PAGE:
Crowbar – Crowbar Classics (Memories Are Made Of This) (1972/2012)
FLAC (tracks) 24bit/44,1kHz | Time – 49:54 minutes | 587 MB | Genre: Rock
Studio Masters, Official Digital Download | Front Cover | © UNIDISC MUSIC INC.
Crowbar’s roots can be traced back almost as far back as Roly Greenway’s career. Greenway first played guitar in The Centurys (1958) who were based in Guelph and featured Ed Dameron (bass), Rick Cassolato (drums), Glenn Higgins (sax) and another unidentified drummer. Greenway would then go on to perform in Joe Pino & The Starlites (1962), and The Ascots (1963). It was in the Ascots that he met guitarist Rheal Lanthier and the two played the Vegas lounge circuit for two years with the likes of Liberace and Zsa Zsa Gabor. The band broke up from sheer boredom and returned to Canada where Greenway joined Bobby Curtola’s touring band.
In 1967, Greenway reformed the band with Lanthier as the New Ascot Revue where they recruited Kelly Jay, piano player/vocalist, and world renowned harmonica player Richard Newell aka King Biscuit Boy. Newell had gotten his nickname during his tenure playing on and off with Ronnie Hawkins. Hawkins had asked Newell to assemble a new band so he grabbed the New Ascots plus Richard Bell (keyboards), John Gibbard (guitar) and Larry Atamaniuk (drums) to create the latest version of Hawkins’ band called …And Many Others.
Hawkins took the band to some of the most prestigious venues in rock including the Filmore East playing on a bill with the likes of Joe Cocker, Johnny Winter, and Mountain. However, as was Hawkins’ unpredictability, in 1970 while at the Grange Tavern in Hamilton, Hawkins came into the bar and fired the whole band exclaiming: “You guys are so crazy you could f*ck up a crowbar in three seconds!”. And thus a band, and a band name, was born.
The act resumed with a slight personnel change – Sonnie Bernardi replaced Atamaniuk on drums and Jozef Chirowski replaced Bell on keyboards. Along with King Biscuit Boy, Crowbar cut the ‘Official Music’ album on credit from Terry Brown and Doug Riley’s Toronto Sound production facility. It was the first Daffodil Records release July 13, 1970. Critics were unanimous in their appraisal of the band. The ensemble toured with their most memorable performance at the Strawberry Fields Rock Festival near Toronto in the summer of 1970. In late 1970, King Biscuit Boy and Crowbar parted ways – he to write material for the ‘Gooduns’ album; they to prepare for the debut album ‘Bad Manors’.
Within three months, the international release of the album again garnered critical acclaim from magazines such as Creem and Rolling Stone. Crowbar was the first act to launch a record in the legislation era (a law designating the implementation of 30% mandatory Canadian content by all radio stations) with the single “Oh, What A Feeling”.
The song was also featured on the live album recorded at Massey Hall, ‘Larger Than Life’, which was certified gold within 3 weeks of its release. Unfortunately, due to the drug connotation to lyrics in “Oh, What A Feeling”, the tune failed to gain airplay in the United States. It did do well in England, however.
As part of Pierre Trudeau’s bid to gain the youth vote, his wife Margaret Trudeau (who was a Crowbar fan) asked the band to become the opening act of Trudeau’s re-election campaign in 1972. With rallies in such venues as Maple Leaf Gardens, Trudeau won the campaign and Crowbar became a household name. However, their popularity also spawned the need to incorporate and hire industry people to handle their affairs under the management of Martin Onrot.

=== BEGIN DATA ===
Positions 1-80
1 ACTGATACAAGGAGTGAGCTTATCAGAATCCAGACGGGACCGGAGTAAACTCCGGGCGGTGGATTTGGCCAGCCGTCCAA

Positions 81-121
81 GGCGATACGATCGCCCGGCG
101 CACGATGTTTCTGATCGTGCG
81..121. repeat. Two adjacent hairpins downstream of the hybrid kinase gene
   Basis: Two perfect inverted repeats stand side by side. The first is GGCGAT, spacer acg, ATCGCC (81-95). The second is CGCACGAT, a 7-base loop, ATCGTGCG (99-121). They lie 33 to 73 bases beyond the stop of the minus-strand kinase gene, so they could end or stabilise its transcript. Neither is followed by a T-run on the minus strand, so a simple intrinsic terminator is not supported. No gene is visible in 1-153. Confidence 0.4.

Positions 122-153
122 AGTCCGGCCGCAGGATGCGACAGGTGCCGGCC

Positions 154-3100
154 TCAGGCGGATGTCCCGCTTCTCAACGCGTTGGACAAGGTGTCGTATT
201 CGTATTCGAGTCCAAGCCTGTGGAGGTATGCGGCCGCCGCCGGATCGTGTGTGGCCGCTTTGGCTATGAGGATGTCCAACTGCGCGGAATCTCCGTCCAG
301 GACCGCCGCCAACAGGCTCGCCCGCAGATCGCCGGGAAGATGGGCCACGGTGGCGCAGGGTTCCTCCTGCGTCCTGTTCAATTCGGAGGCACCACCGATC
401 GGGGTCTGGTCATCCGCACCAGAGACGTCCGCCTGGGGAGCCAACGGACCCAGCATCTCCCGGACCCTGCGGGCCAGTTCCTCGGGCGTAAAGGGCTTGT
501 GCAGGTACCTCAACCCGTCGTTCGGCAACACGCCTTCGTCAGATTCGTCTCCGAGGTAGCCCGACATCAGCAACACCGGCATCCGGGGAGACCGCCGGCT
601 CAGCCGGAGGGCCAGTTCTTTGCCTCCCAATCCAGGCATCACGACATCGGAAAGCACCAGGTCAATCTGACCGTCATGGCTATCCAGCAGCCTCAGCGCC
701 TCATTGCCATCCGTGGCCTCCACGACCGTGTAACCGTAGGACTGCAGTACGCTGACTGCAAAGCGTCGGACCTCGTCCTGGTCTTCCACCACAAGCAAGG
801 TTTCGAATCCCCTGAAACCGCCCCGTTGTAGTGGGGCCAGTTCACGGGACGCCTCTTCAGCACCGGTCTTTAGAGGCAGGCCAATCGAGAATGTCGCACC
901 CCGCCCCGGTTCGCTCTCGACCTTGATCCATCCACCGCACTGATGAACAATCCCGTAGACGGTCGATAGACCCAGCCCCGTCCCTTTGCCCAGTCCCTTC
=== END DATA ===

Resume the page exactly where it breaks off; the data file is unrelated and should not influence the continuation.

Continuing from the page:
While Daffodil Records was negotiating a new distribution with A & M Records, Crowbar was lured away by Clive Davis to join Columbia Records in New York and signed to their affiliate Epic Records. Their debut album for the label, ‘Million Dollar Weekend’, was produced by Jack Richardson (Guess Who) fledgling production apprentices Jack Douglas and Bob Ezrin.
A second album for Epic was released in 1974, but the failure to have any sizable commercial success led the band to officially split up later that year.
After several years in other personal projects, the members re-united (with the exception of Chirowski who had joined the Alice Cooper Band) with two new members – Ray Harrison (keyboards) and Rick Birkett (bass) – for a winter tour in 1977-78 following which the band split up once more. Kelly Jay would go on to have an intermittent solo career; Roly Greenway was in the band Next briefly in 1976; Ray Harrison co-founded Shooter who released one album on GRT.
Fast forward to 1996 and the original Crowbar reunited without Kelly Jay for some good time revival shows. With Kelly Jay flying in for gigs in recent years, Crowbar occasionally plays event shows when they can.
01 – The Frenchman’s Cherokee Boogie Incident (00:00:27)
02 – Let the Four Winds Blow (00:02:22)
03 – Cane On the Brazos (00:05:45)
04 – In the Dancing Hold (00:03:52)
05 – Where Were You (00:04:00)
06 – Lay One Down (00:04:25)
07 – Oh Never Be a Dodo (00:00:19)
08 – Murder in the First Degree (00:05:13)
09 – Trilby (00:02:45)
10 – Deadhead Out of St. John’s (00:03:49)
11 – Tits Up On the Pavement (00:08:34)
12 – Oh What a Feeling (00:04:19)
13 – Oh What a Feeling (Radio Version) (00:04:04)